Think of upcycled beauty and you probably think of DIY home formulators mixing up a body scrub or face mask from kitchen store cupboard ingredients. You may have even tried using left-over coffee grounds as scrub particles. But it takes brave, inspired and curious minds coupled with phenomenal drive
Upload Date: Jan 19, 2021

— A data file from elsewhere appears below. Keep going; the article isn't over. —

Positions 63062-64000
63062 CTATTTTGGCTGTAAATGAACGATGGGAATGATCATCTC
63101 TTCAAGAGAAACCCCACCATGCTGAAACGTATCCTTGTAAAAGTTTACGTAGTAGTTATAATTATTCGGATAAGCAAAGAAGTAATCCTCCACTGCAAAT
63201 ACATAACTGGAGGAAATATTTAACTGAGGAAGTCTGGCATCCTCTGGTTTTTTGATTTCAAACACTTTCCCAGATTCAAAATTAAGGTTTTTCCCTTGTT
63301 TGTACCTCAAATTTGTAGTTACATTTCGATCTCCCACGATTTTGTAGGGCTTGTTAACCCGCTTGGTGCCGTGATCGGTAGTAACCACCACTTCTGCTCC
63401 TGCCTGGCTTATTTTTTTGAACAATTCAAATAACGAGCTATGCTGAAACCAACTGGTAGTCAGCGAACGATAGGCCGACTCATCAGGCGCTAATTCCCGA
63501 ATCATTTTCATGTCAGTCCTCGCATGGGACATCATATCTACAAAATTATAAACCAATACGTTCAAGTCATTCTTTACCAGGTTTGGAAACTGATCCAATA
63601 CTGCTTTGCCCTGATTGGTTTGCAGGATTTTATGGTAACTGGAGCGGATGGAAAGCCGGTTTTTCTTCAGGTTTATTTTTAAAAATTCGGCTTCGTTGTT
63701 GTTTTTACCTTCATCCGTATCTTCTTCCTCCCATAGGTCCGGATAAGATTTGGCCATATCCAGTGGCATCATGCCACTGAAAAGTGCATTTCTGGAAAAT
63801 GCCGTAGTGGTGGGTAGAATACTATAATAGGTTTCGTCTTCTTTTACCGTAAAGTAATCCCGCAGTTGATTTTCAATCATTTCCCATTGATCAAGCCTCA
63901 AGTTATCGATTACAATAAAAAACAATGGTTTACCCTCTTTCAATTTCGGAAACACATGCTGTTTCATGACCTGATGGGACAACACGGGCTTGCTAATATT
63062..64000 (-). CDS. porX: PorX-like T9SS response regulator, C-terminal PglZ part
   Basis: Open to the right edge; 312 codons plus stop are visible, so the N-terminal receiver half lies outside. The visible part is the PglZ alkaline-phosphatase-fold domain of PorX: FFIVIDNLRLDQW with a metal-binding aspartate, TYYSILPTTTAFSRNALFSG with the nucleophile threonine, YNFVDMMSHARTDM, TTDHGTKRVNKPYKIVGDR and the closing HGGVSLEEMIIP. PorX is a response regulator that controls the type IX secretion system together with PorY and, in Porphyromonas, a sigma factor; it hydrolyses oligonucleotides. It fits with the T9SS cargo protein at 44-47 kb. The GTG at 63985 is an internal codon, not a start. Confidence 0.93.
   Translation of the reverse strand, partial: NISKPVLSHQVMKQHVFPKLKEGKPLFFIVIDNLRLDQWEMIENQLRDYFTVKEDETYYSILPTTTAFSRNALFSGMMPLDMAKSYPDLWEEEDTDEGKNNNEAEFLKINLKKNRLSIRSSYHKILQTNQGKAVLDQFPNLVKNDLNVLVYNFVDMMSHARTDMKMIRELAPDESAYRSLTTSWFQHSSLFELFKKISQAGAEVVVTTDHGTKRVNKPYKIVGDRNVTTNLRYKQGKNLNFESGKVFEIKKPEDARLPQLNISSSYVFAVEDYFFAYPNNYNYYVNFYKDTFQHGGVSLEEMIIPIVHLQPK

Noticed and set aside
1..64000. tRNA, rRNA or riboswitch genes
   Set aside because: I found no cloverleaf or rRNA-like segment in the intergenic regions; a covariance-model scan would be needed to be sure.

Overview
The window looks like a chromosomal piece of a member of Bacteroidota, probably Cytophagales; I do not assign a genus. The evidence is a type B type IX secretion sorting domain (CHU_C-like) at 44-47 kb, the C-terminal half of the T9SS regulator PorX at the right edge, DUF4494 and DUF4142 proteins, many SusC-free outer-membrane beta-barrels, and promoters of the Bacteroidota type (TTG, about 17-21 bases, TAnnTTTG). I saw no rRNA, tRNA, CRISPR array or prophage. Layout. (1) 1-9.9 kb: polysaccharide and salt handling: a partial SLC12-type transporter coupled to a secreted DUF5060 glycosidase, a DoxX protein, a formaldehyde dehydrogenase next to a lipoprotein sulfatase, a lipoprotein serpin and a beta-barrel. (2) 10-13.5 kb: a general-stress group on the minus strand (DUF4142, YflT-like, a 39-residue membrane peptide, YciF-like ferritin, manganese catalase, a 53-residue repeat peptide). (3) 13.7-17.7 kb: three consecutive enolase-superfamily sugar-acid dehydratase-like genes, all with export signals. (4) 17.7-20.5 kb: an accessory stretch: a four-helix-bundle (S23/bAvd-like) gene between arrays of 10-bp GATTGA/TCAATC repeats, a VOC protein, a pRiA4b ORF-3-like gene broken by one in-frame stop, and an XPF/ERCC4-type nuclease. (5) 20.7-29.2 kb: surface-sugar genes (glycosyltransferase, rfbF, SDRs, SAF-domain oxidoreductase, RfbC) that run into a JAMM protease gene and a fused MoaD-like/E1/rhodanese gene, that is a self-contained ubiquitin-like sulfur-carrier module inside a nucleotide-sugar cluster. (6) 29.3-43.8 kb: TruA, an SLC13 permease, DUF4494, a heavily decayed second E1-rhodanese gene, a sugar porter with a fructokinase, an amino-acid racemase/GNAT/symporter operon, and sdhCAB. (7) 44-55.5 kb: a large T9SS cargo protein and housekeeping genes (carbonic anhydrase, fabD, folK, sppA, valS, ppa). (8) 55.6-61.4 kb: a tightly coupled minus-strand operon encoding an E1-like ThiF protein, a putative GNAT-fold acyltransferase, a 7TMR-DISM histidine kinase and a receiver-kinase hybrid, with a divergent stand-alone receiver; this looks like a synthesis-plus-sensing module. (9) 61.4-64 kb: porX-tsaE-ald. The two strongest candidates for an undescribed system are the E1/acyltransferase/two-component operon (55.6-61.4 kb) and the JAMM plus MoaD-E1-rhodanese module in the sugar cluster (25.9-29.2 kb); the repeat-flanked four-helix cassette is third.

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Think of upcycled beauty and you probably think of DIY home formulators mixing up a body scrub or face mask from kitchen store cupboard ingredients. You may have even tried using left-over coffee grounds as scrub particles. But it takes brave, inspired and curious minds coupled with phenomenal drive and business sense to turn waste coffee grounds into a global and sustainable beauty business in just four years. Our guest in this episode did just that, and more, by upcycling organic waste and redundant byproducts from food and drinks' industries into star ingredients in a line of natural, sustainable cosmetics. In this podcast, we hear from Anna Brightman, co-founder along with her brother Will, of Upcircle Beauty which launched in 2016 with the vision of "..leaving the world better than they found it" by finding useful, profitable purposes for others' waste. There's treasure in waste and Upcircle Beauty is proof that this old saying rings true. The sibling pair discovered that more than 500,000 tonnes of coffee grounds that are consumed each year in the UK alone are sent to landfill. They decided to start collecting coffee from cafes across London and transforming them into their sustainable skincare range. Since their launch four years ago, the brand has saved over 275 tonnes of coffee. By the time we interviewed Anna, Upcircle were upcycling 10-plus food and other botanical byproducts and were set to launch a further three products to add their impressive range of over 40 variations of exfoliants, moisturisers, serums and masks. At first, investors and others in the beauty industry were sceptical and doubted that an industry as fickle as beauty would grasp the concept of upcycled ingredients let alone embrace it. But Anna, Will and their growing staff along with a dedicated network of upcycling partners in the food and drink sector have successfully upscaled to sustain a British-based operation selling beauty products into 800 retailers in the US alone. Formula Botanica CEO and podcast host Lorraine Dallmeier, a Chartered Environmentalist who has a passion for delving into sustainability, spoke to Anna Brightman about the challenges of building a business that relies on difficult, often messy waste byproducts and where Upcycle find inspiration for new products from new sources of waste. Whether a beauty consumer or natural formulator, you'll find this an inspirational listen about a company truly pioneering circular and byproduct beauty. In this episode on upcycled beauty, you will: Learn the two definitions of an upcycled ingredient. Discover that upcycled waste and byproducts, despite first impressions, can provide the beauty industry with innovative, reliable and sustainable ingredients. Find out that the most important attributes beautypreneurs need in looking for innovative waste byproducts to upcycle are imagination, curiosity and determination to research and pioneer their viability. Learn that using upcycled ingredients is a huge step for a business wanting to grow along sustainable principles, but that business owners needs to take a rain check also on how sustainability is factored into other aspects of their operations. Key take-outs include: If you are green beauty entrepreneur, look around you actively for inspiration for upcycled waste. For example, Anna Brightman is now working on how to upcycle flowers and plants into cosmetic ingredients after she noticed local florists discarding them. Think laterally about how to work not just with the end waste, but also with local farmers and other businesses to provide a win-win for both of you. For instance, Upcycle has helped other industries profit by working with them and training their staff on how to process their waste or byproducts for cosmetic ingredients. If you want to scale your business and need to rely on sources of upcycled ingredients, think about which industries or venues are already producing that waste product in volume. For instance, hotel chains might be throwing away in bulk a particular waste product you have your eye on. Be prepared to do a lot of research and experimentation when using upcycled ingredients you source. Not all will work. Anna mentions that only certain type of coffee grounds suit their products. It takes perseverance and you need to build good relations with your source industries.